A piece of flint is held in a "cock." When you move the
cock to the rear and
pull the trigger, the cock moves forward. The flint strikes the steel,
causing sparks to fall into the flash pan. This ignites the priming powder.
The priming powder burns, igniting the main black powder charge in the bore.
The flintlock system does not work well in rain or wind and requires
shooters to carry two different types of black powder.
The world saw many changes from 1850-1900 in the
development of firearms and ammunition. Muzzleloading firearms were replaced
with breech-loading firearms, otherwise known as our modern firearm.
The modern firearm barrel is loaded from the rear or breech of the barrel. This allows for quicker reloading. Modern ammunition is far more dependable than black powder, especially in poor weather conditions such as rain or snow.
Modern firearms can be classified as
In each of those classifications you will find
rifles, shotguns and handguns.
Manual-repeating firearms allow shooters to fire more quickly. Simply by working the action, the shooter could eject a cartridge from the chamber and then load a new cartridge from the magazine.
A lever action rifle is an example of a manual repeating firearm.
Fully automatic means that with a squeeze of the trigger the firearm keeps shooting until you release the trigger or run out of ammunition. Fully automatics are generally only used for military and police purposes today.
Front & Rear Sights
Front Sight Only
A rifle gets
its name from the presence of spiral grooves in the bore called
"rifling." These grooves spin the bullet, thereby increasing
the rifle's range and accuracy.
A shotgun's barrel wall is thinner than that of a rifle and its bore or inside surface is smooth.
|A rifle cartridge has a single bullet or projectile contained in a case.||A shotgun shell has a number of shot pellets inside a paper or plastic hull.|
The caliber is a direct measure of the inside diameter of a rifle barrel. It is expressed in hundredths of an inch; for example, a .22 caliber rifle has a bore of 22/100 inch in diameter. It can also be given in metric terms such as 5.56 mm.
The gauge refers indirectly to the bore diameter of a shotgun.
It is not a direct measure, but is calculated as the number of lead balls
of a bore diameter required to make up one pound. This is an old British
measurement system. Thus, a 16-gauge shotgun has a bore diameter such
that 16 lead balls of the bore diameter would weigh a pound.
The gauge refers indirectly to the bore diameter of a shotgun. It is not a direct measure, but is calculated as the number of lead balls of a bore diameter required to make up one pound. This is an old British measurement system. Thus, a 16-gauge shotgun has a bore diameter such that 16 lead balls of the bore diameter would weigh a pound.
Gauge measurement has no connection to the variety of shot sizes that may be found in shotgun ammunition. The one exception to the indirect measurement of gauge is the .410 shotgun. In this case, the measurement refers directly to the actual bore diameter or caliber.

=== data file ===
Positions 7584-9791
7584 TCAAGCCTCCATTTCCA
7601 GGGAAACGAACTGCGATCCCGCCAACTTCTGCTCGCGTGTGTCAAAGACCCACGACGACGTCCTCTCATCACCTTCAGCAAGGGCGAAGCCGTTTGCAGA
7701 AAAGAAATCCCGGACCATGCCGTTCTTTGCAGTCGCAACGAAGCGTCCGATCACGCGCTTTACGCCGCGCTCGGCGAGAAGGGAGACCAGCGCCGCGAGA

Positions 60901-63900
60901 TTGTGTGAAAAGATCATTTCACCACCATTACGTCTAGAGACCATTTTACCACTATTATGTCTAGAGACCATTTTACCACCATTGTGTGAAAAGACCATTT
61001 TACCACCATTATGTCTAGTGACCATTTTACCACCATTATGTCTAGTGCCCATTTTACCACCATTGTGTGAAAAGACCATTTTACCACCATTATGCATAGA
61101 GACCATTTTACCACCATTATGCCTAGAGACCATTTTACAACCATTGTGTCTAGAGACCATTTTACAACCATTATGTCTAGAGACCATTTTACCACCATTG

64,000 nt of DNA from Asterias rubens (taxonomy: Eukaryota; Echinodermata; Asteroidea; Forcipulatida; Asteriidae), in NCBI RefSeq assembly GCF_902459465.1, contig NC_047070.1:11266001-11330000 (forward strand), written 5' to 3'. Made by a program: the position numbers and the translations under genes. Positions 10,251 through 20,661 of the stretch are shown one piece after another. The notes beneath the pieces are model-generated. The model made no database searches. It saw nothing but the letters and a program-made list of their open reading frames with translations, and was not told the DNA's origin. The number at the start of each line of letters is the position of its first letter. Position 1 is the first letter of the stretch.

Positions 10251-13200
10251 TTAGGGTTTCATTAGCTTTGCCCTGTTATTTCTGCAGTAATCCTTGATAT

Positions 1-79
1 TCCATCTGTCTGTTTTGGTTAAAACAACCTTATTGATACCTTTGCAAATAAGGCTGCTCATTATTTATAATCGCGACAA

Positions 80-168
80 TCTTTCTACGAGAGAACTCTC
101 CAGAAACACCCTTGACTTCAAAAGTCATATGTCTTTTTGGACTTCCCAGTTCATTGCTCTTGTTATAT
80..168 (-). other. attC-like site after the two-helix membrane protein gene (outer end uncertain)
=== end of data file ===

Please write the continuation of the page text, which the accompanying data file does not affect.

Actions contain the parts that load, unload and fire the cartridge.
Actions come in various styles. You will find rifles, shotguns, and handguns with these actions.
Let's look at the parts of the action: frame, trigger, safety, magazine and action release. How these parts are assembled determine a firearm's action.
bolt action firearm operates on a lift, pull and push sequence similar
to a door bolt.
On some models of bolt action the action may not open if the safety is on. Release the safety and then open the action.
If the bolt action rifle has no magazine it is a single shot firearm. If the bolt action rifle is equipped with a magazine it is classified as a manual-repeating firearm.
To load a bolt action firearm, the shooter will install the ammunition in the magazine. When the shooter closes the action a round of ammunition will be fed from the magazine into the chamber. By simply operating the action the shooter will eject and load ammunition from the magazine.
the action by pulling the handle in a downward direction, pivoting it
towards the barrel. This movement ejects any cartridges or shells and
brings new ammunition up from the magazine. Normally, lever action rifles
have tubular magazines. Some may have a box magazine.
Some models of semi-automatics lock open when the firearm is empty.
How semi-automatic firearms work:
Semi-automatic firearms are either recoil- or gas-operated. Gas-operated means that some of the pressure from the fired cartridge is tapped off the barrel and pushes a piston backwards, causing the action to open.
No matter whether a semi-automatic firearm is recoil- or gas-operated, it is important to keep the firearm clean and use proper ammunition.
Revolvers come in either single or double action. A single-action revolver must be manually cocked first, then the trigger is squeezed before it can fire. A double-action revolver is cocked and fired in one motion when the trigger is squeezed.
The center-fire cartridge has a primer located in the center of the base.
The rim-fire cartridge has no noticeable primer. Instead, the priming compound is placed and spun into the case rim. When the rim is struck by the firing pin, the priming compound explodes, igniting the powder.
Bullets come in different shapes and sizes, and are commonly made of lead. Some bullets have a metal jacket, making them travel faster. Full metal-jacketed bullets cannot be used for hunting! They are okay for target shooting.
Ballistics is the science that studies the motion of projectiles. Changing ammunition changes the ballistics for your firearm.
For example, a .30-06 Springfield cartridge with a 180-grain bullet has different ballistics than the same cartridge with a 150-grain bullet.